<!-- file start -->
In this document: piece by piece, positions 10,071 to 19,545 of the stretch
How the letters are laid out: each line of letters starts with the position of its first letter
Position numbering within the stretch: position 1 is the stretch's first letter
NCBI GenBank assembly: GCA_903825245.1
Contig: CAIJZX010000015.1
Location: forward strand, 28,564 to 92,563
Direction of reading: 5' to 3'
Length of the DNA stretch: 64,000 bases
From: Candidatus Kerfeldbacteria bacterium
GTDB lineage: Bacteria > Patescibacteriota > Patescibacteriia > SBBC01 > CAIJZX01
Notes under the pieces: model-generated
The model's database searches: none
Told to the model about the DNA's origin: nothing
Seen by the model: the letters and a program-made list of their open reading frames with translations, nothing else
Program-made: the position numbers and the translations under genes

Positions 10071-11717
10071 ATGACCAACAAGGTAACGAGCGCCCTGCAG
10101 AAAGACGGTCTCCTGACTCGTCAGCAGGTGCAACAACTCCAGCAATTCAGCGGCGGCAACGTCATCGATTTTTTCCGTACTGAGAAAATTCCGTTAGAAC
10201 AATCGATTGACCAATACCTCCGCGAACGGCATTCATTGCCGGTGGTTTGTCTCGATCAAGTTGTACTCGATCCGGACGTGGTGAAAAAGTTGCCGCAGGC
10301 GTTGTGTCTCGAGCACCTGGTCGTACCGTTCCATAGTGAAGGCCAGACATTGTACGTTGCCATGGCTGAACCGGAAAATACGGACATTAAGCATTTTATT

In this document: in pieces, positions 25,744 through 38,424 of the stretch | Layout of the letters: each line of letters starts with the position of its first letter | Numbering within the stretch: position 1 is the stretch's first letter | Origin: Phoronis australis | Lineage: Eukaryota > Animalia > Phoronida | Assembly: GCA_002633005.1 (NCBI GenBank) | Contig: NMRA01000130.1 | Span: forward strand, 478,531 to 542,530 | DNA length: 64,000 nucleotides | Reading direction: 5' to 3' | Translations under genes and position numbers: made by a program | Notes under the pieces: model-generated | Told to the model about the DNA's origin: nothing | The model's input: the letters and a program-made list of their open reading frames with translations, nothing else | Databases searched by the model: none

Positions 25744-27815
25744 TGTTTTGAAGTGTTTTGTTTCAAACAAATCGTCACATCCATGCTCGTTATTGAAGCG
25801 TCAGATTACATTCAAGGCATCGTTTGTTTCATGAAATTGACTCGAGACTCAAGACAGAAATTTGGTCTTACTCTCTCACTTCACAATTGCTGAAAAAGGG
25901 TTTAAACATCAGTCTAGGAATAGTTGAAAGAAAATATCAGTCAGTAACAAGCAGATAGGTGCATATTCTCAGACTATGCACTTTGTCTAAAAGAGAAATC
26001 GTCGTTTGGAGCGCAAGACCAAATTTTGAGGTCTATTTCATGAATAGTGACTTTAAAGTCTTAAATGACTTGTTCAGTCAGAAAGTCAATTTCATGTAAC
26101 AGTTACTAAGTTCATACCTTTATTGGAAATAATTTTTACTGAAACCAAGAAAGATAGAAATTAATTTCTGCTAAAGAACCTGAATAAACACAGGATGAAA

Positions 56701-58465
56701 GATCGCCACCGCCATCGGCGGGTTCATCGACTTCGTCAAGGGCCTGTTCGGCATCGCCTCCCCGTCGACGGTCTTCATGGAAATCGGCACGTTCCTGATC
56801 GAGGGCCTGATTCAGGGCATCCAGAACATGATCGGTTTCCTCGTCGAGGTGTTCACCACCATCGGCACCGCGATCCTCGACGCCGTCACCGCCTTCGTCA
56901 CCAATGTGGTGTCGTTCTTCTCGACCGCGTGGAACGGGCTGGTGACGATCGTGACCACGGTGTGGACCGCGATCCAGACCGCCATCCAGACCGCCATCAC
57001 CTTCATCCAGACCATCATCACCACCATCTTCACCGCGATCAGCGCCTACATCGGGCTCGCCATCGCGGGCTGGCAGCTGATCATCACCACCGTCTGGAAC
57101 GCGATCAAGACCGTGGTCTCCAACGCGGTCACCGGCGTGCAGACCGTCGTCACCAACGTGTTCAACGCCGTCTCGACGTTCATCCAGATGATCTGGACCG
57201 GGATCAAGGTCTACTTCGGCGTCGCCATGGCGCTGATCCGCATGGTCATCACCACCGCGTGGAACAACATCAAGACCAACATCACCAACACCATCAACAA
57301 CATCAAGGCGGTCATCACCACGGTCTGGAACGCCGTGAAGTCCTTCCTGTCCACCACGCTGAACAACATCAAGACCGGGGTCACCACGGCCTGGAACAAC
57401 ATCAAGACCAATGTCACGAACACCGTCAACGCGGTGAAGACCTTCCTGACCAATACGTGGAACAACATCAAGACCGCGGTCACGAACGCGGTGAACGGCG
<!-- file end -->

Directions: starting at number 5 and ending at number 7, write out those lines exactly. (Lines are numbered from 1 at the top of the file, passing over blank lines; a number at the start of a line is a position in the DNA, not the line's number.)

Contig: CAIJZX010000015.1
Location: forward strand, 28,564 to 92,563
Direction of reading: 5' to 3'